The basic tenets of democratizing composition are these:
- Writing is one form of composition or making, tantamount to the rest.
- All modes of composition are valid and valuable methods of expression.
- All modes of composition benefit from design thinking, rapid prototyping (a.k.a. repeated failure), iteration, and user feedback.
- The monopoly of text in schools impoverishes student learning, self-expression, and educators’ understandings of their students.
- Students and teachers should compose and make in response to learning.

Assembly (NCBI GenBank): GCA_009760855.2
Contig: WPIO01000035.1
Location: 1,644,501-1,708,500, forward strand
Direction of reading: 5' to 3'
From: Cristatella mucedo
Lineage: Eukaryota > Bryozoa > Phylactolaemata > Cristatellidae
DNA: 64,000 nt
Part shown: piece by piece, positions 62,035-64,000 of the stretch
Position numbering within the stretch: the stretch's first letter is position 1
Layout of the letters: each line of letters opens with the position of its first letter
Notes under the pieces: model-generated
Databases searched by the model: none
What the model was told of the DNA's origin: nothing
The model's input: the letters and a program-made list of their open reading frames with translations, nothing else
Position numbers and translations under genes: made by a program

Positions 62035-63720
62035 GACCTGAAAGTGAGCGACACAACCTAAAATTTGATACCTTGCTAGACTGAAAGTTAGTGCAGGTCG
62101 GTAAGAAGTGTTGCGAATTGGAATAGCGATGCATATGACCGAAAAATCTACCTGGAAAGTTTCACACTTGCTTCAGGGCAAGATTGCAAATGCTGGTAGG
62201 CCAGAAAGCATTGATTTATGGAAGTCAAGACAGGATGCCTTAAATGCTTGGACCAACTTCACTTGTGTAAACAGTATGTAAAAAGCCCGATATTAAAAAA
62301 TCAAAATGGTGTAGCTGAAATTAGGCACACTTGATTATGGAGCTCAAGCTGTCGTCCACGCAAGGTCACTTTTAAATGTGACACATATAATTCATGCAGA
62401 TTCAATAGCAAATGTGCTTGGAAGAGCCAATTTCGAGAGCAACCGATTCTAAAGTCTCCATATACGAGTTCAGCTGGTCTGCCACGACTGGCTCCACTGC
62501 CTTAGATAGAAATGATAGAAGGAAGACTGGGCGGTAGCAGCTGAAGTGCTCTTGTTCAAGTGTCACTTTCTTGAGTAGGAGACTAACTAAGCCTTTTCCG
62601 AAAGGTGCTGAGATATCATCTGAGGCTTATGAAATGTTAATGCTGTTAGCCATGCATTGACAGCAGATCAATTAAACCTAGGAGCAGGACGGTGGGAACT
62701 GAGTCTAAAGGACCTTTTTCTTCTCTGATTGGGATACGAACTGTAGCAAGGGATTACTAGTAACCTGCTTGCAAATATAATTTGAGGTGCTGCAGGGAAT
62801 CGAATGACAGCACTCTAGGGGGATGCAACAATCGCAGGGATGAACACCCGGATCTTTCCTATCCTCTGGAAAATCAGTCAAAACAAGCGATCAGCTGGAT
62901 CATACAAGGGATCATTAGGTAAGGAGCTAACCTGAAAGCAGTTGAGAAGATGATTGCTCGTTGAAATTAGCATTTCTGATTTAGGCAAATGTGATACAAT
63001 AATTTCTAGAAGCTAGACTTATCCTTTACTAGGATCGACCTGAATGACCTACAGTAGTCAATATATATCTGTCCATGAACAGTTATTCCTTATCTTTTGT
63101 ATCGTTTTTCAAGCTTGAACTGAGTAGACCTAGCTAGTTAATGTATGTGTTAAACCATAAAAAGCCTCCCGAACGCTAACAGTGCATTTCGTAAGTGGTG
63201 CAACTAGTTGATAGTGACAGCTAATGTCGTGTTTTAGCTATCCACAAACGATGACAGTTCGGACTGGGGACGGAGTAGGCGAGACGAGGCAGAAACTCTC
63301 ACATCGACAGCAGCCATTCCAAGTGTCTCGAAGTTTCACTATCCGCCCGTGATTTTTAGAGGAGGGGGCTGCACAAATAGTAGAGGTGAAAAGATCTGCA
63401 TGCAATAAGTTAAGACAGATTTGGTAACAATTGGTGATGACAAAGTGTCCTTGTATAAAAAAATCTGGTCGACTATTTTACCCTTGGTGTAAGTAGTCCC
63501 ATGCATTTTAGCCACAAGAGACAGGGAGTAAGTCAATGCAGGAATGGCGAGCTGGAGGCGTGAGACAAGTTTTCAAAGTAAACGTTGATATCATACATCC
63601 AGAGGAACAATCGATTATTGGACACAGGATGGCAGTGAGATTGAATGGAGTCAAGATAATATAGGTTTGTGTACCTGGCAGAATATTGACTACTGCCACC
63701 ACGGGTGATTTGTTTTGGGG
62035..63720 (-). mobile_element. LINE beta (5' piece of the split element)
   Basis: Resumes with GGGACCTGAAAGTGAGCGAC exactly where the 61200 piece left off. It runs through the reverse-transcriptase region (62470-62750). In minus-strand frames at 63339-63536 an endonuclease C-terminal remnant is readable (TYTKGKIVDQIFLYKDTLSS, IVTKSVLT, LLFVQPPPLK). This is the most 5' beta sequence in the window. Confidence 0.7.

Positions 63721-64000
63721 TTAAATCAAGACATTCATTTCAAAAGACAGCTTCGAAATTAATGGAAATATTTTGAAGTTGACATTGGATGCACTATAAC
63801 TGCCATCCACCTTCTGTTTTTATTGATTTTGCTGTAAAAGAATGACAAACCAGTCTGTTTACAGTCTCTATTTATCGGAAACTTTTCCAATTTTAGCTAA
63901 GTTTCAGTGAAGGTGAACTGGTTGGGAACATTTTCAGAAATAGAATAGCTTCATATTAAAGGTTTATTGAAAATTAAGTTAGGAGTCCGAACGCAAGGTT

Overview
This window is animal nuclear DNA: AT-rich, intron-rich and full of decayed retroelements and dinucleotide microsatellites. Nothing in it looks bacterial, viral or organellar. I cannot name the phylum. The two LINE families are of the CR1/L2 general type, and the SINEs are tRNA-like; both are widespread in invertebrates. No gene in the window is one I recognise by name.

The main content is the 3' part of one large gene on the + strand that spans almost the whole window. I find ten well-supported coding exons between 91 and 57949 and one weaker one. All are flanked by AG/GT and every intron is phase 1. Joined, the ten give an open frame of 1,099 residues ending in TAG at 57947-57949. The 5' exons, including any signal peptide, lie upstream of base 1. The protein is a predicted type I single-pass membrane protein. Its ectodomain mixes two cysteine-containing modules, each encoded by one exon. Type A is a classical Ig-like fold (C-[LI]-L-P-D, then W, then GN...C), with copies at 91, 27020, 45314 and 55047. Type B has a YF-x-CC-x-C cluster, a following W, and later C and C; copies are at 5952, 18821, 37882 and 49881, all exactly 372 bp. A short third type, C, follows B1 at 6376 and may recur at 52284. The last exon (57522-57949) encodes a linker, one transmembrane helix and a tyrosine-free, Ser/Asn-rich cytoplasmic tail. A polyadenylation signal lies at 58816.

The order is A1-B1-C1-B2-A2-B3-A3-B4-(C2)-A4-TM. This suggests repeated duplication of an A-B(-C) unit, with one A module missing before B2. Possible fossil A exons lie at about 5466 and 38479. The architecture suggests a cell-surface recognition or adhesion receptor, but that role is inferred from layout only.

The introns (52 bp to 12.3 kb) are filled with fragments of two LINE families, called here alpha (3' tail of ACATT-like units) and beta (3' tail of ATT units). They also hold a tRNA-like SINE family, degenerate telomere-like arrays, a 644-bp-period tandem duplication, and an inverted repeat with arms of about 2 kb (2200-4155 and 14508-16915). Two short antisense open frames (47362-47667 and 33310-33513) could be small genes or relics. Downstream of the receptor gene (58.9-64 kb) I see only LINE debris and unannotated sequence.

- Composing and making should be fun or otherwise deeply fulfilling in a personally meaningful way to students and teachers.
- To borrow from the National Writing Project (NWP), teachers should compose and make with their students.
- User feedback determines whether or not a composition or product works and fulfills a need; grades are unnecessary, superfluous, and harmful to the work of composition and making.
Moreover, democratizing composition is more than purchasing enough devices or apps to ensure equitable access to technology. Democratizing composition is about opening access to expression and holding teachers accountable for finding and championing student voices, regardless of whether or not those voices are primarily textual or verbal.